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January 6 2015

Coronal Hole Spotted On The Sun Is Hundreds Of Times Bigger Than The Earth


Talk about big!

A dark hole hundreds of times bigger than the Earth has been spotted on the surface of the sun. A photo of the enormous "coronal hole" (below) was snapped by a camera aboard NASA's Solar Dynamics Observatory on Jan. 1, 2015.

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January 6 2015

End of the world: Humans could be killed off by hail of comets from passing stars


Humans could be wiped out by two dwarf stars that will drop a torrent of comets onto Earth, according to a new theory.

If the comets do kill of humans, it could mean that we are wiped out ahead of the the normally expected ways — an asteroid crashing into us or the death of the sun.

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January 6 2015

‘Climate hacking,’ while easy and efficient, may be too risky


Some people might argue that the greatest moral challenge of our time is serious enough to justify deliberately tampering with our climate to stave off the damaging effects of global warming.

Geoengineering, or “climate hacking”, to use its more emotive nickname, is a direct intervention in the natural environments of our planet, including our atmosphere, seas and oceans.

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January 6 2015

How A Position Of Power Can Change Your Voice


Most radio reporters, I think it's fair to say, think about their voices a lot, and work to sound powerful and authoritative. I know my voice has changed since my very first radio story 10 years ago

That's why I was intrigued by a recent study in the journal Psychological Science on the voice of authority. Scientists wanted to hear if people's voices change in predictable ways when they are put into positions of power. Plus, they wondered if listeners could detect those changes.

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January 6 2015

Chimpanzees select nut-cracking tools taking account of up to five different factors


Are chimpanzees sensitive to the effect of an object's properties on nut-cracking efficiency and plan their tool selection accordingly? An international team of researchers of the Max Planck Institute for Evolutionary Anthropology in Leipzig, Germany, has now investigated the selection of hammers used for cracking Coula edulis nuts by wild chimpanzees in the Taï National Park, Côte d'Ivoire, taking into account the availability of potential tools at the site and time at which each tool selection episode occurred.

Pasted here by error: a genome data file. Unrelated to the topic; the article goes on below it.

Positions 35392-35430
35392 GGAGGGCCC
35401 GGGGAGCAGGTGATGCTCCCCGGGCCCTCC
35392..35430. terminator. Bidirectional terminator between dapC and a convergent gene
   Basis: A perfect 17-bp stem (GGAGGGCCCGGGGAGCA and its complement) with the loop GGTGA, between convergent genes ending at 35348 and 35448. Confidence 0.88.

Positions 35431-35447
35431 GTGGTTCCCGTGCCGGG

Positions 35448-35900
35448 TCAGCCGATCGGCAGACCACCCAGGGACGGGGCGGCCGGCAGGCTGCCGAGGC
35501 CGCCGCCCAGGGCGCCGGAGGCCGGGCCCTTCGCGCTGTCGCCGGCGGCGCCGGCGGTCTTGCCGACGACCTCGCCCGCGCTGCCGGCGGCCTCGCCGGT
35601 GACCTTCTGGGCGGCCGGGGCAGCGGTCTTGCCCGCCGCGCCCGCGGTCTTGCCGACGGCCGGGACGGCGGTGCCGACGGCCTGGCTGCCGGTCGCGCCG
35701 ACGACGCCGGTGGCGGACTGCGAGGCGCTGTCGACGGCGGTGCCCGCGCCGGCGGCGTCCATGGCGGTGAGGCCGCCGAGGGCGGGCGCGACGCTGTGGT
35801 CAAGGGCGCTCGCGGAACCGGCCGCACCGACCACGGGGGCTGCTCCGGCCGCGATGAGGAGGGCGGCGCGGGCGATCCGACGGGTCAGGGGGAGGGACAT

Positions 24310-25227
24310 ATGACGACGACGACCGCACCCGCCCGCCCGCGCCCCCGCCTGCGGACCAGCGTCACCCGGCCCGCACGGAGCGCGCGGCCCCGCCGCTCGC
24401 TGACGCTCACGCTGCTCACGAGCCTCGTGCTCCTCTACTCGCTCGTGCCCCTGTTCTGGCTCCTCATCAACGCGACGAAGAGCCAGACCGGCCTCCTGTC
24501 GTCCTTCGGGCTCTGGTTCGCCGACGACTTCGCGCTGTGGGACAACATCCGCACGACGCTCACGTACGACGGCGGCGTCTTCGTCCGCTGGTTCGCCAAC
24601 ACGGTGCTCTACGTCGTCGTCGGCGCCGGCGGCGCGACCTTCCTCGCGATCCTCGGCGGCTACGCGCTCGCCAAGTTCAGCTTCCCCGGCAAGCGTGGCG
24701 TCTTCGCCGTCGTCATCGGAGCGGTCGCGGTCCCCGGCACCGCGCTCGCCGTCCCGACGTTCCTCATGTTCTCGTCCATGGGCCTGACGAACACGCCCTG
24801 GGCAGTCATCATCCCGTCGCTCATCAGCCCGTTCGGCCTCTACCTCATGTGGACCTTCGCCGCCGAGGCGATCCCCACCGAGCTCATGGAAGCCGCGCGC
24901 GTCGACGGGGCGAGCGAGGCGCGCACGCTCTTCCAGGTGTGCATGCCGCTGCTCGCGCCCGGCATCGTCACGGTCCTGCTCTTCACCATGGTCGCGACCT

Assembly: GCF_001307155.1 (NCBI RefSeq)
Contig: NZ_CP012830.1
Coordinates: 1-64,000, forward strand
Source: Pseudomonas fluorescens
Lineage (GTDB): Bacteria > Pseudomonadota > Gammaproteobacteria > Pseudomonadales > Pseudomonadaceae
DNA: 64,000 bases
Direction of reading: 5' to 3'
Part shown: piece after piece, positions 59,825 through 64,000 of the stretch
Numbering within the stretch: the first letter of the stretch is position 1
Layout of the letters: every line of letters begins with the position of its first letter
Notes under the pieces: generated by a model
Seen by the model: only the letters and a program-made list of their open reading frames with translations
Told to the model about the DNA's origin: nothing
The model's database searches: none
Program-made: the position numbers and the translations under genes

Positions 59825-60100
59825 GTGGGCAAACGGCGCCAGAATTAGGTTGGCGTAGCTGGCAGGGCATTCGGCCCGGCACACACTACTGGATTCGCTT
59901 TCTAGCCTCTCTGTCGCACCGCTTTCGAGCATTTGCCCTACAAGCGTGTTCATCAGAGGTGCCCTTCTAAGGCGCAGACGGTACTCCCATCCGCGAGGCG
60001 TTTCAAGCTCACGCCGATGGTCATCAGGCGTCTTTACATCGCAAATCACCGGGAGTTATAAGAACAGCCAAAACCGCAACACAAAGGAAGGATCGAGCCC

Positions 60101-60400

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January 6 2015

Whale Genes Offer Hints to Longer Lifespans


In a search for genes that fight off aging, researchers have now charted the bowhead whale genome.

Bowheads are filter feeders found only in the Arctic, and are some of the largest mammals on Earth. Old harpoon points found in bowheads suggest the whales live for some 200 years.

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January 6 2015

Weight loss drug fools body into reacting as if it has just eaten


Diet drug tested in mice mimics signals produced at start of meal, burning fat, reducing blood sugar and increasing metabolism.


Alt: 'Imaginary meal' tricks body into losing weight

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January 6 2015

Red meat triggers toxic immune reaction which causes cancer, scientists find


Red meat has been linked to cancer for decades, with research suggesting that eating large amounts of pork, beef or lamb raises the risk of deadly tumours.

But for the first time scientists think they know what is causing the effect. The body, it seems, views red meat as a foreign invader and sparks a toxic immune response.

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January 6 2015

Porridge could be key to a long and healthy life, says Harvard University


A small bowl of porridge each day could be the key to a long and healthy life, after a major study by Harvard University found that whole grains reduce the risk of dying from heart disease.

Although whole grains are widely believed to be beneficial for health it is the first research to look at whether they have a long-term impact on lifespan.

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January 6 2015